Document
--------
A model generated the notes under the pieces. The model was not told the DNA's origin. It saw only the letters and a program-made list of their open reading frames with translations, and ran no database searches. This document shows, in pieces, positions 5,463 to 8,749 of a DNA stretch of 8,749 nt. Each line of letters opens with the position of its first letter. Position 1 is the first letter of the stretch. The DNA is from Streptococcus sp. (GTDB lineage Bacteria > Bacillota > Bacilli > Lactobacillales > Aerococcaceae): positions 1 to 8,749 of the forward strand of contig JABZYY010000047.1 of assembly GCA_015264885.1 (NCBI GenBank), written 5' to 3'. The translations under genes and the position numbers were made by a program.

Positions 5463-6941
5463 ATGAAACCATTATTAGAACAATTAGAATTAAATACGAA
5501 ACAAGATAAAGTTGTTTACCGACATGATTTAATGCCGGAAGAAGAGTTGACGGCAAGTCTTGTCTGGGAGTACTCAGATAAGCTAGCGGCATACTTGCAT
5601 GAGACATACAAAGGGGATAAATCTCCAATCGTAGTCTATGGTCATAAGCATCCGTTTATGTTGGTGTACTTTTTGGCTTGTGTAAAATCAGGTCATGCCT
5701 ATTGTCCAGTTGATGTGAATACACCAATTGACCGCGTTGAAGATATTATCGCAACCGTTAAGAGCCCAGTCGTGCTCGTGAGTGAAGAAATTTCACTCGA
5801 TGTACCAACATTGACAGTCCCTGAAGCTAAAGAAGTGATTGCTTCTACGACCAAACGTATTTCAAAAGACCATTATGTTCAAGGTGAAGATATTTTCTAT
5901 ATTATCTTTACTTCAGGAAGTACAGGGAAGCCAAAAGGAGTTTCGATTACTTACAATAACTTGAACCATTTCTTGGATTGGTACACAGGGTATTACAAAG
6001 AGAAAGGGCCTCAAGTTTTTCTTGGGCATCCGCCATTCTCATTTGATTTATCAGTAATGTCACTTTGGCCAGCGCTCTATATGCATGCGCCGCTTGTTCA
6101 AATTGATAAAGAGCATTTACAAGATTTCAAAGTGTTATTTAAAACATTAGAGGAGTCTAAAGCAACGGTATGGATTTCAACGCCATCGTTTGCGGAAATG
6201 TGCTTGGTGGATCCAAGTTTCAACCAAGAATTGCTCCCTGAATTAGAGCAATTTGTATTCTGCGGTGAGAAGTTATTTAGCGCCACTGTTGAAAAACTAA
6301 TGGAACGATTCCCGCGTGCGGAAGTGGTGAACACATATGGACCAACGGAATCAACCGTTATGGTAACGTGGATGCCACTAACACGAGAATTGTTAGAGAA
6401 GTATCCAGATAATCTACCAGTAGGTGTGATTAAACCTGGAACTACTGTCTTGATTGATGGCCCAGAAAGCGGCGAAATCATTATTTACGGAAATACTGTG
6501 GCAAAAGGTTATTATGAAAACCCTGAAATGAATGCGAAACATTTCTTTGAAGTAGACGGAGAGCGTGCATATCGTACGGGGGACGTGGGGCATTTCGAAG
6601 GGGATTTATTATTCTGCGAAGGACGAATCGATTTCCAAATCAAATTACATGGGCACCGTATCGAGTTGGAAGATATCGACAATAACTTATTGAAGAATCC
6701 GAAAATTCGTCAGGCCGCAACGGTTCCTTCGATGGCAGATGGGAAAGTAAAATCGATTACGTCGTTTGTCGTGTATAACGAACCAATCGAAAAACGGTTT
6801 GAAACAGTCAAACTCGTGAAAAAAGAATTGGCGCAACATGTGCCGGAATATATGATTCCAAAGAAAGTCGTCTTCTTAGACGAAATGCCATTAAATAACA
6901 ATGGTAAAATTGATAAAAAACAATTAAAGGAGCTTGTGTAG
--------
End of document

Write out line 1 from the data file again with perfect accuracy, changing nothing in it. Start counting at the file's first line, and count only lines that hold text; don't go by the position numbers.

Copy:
A model generated the notes under the pieces. The model was not told the DNA's origin. It saw only the letters and a program-made list of their open reading frames with translations, and ran no database searches. This document shows, in pieces, positions 5,463 to 8,749 of a DNA stretch of 8,749 nt. Each line of letters opens with the position of its first letter. Position 1 is the first letter of the stretch. The DNA is from Streptococcus sp. (GTDB lineage Bacteria > Bacillota > Bacilli > Lactobacillales > Aerococcaceae): positions 1 to 8,749 of the forward strand of contig JABZYY010000047.1 of assembly GCA_015264885.1 (NCBI GenBank), written 5' to 3'. The translations under genes and the position numbers were made by a program.